Ernst & Young Doubles Down On Their Bet With Ethereum.

On December 19th 2019, the audit and consulting giant Ernst & Young announced the release of their “third-generation zero-knowledge proof blockchain technology” to the public domain as part of the firm’s effort to make public networks ready for enterprise adoption.

Ernst & Young’s advocacy of public blockchain network infrastructure, as opposed to permissioned and private networks (referred to as private networks going forward, for brevity), is notable given that the firm’s industry peers have either remained neutral on the public vs. private network debate or have voiced skepticism on the viability of public networks.

Whereas Ernst & Young, it seems, is in a league of its own by going all out on public blockchain technology.

Certainly, the firm’s peers have a point; public networks suffer from a number of challenges that make them problematic for enterprises today. Many are notoriously unscalable, open to hacking, potentially expensive to use and lack privacy and confidentiality.  They tend to suffer from concentration of the interests that control the orderly state of the network, potentially placing it at the mercy of adversarial nations or parties.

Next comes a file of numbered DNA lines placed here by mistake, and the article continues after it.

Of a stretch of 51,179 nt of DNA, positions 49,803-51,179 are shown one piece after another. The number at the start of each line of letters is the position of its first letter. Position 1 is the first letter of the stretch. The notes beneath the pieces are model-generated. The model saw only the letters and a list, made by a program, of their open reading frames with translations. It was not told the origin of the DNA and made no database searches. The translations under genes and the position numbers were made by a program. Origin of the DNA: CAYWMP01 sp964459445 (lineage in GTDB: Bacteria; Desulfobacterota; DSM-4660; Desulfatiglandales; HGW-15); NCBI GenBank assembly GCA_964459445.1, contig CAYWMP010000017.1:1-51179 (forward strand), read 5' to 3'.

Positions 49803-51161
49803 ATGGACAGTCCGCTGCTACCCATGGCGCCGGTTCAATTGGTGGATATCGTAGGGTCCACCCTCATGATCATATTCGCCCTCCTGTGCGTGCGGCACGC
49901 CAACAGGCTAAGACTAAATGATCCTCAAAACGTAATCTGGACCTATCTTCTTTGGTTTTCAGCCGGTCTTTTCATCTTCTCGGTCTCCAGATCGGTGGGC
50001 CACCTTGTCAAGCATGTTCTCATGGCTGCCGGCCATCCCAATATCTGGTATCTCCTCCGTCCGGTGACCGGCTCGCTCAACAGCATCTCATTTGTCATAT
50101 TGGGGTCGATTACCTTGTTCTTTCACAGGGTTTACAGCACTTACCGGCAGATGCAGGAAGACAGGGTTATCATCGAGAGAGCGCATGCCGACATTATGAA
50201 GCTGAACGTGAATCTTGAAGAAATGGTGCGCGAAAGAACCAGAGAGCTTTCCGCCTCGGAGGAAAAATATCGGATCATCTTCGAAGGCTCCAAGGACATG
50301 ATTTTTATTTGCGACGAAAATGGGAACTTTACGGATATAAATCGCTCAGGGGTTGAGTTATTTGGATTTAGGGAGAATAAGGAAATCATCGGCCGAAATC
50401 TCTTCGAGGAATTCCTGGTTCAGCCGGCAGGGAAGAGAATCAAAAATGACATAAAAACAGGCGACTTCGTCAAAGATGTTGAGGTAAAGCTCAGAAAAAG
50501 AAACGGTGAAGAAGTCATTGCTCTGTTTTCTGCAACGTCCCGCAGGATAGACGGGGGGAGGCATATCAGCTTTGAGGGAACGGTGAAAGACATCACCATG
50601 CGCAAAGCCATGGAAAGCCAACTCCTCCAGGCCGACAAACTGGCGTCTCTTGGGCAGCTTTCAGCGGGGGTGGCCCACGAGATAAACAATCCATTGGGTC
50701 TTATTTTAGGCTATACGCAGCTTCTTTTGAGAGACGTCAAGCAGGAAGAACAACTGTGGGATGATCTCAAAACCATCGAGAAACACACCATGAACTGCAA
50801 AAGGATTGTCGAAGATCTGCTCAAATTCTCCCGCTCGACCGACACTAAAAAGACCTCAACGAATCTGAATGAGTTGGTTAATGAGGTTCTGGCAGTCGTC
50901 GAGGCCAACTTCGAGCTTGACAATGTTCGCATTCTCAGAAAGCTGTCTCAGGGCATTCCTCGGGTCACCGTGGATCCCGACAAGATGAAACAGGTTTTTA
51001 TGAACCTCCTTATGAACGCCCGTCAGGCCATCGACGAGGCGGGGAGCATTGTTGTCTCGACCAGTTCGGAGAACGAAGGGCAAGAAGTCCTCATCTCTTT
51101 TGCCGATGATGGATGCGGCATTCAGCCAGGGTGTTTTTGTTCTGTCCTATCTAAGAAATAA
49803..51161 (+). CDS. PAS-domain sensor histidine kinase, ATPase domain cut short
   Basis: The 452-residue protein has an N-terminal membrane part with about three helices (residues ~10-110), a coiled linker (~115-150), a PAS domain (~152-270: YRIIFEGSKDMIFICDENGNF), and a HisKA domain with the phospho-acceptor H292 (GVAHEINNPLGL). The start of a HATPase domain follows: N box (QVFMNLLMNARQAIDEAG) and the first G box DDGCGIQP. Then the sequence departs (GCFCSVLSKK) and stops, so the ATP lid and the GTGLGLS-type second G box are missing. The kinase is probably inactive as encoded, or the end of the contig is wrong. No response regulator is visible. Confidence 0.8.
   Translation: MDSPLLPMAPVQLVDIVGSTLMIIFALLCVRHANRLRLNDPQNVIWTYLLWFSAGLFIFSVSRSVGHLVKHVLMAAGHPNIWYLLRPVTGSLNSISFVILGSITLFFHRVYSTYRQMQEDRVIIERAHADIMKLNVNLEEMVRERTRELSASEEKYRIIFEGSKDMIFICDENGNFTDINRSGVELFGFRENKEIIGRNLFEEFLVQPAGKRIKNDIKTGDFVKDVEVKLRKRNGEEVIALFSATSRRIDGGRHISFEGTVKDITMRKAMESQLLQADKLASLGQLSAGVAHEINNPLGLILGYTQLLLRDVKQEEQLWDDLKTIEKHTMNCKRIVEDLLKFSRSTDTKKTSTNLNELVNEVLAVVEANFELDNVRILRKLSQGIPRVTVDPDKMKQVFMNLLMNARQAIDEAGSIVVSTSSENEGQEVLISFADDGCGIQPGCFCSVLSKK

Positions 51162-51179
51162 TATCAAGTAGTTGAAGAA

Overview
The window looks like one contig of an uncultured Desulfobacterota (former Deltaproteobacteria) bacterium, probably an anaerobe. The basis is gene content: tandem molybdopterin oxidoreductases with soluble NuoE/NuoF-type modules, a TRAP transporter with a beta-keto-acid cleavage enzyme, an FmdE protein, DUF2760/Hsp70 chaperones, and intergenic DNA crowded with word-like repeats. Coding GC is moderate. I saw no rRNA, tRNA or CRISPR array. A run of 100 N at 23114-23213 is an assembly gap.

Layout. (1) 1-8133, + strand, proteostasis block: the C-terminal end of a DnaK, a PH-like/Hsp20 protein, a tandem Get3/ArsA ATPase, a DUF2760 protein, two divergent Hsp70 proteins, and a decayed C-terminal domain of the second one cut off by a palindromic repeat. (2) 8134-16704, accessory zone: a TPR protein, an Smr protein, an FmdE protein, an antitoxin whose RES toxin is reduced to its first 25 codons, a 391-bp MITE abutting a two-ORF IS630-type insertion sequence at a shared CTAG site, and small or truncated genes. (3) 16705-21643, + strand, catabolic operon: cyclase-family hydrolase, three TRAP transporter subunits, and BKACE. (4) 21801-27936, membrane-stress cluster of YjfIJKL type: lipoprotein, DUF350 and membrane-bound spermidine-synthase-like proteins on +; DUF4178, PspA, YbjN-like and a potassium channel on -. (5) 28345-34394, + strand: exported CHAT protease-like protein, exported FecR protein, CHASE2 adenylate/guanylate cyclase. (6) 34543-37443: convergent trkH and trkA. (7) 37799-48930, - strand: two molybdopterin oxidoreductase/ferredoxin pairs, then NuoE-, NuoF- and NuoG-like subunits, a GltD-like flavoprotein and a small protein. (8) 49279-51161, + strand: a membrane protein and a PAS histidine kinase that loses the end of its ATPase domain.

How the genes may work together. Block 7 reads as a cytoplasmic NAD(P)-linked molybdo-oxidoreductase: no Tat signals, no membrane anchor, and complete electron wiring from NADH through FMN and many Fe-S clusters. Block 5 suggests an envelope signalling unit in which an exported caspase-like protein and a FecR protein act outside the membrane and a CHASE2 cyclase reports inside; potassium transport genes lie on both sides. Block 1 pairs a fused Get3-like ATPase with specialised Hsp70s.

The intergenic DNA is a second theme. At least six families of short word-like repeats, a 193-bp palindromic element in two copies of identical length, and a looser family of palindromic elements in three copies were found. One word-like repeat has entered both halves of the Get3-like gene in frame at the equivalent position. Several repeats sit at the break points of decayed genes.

However, Ernst & Young believes that these problems are imminently solvable, and when solutions are rolled out to address them, enterprises around the world will start to participate in the benefits of the technology.   

Dropping The Cost Of Confidentiality.

December’s release of the firm’s Ethereum-based Nightfall tool suite presents a leap forward in the firm’s quest to solve the drawbacks of public networks.  A previous release earlier in October 2019 demonstrated that a public blockchain could be secured by running a secure “level 2” protocol on top of the Ethereum blockchain providing confidentiality to transactions while also allowing full auditing by a designated third party.

This confidentiality is possible through a cryptographic technique known as “Zero Knowledge Proofs”. It’s…

Source Link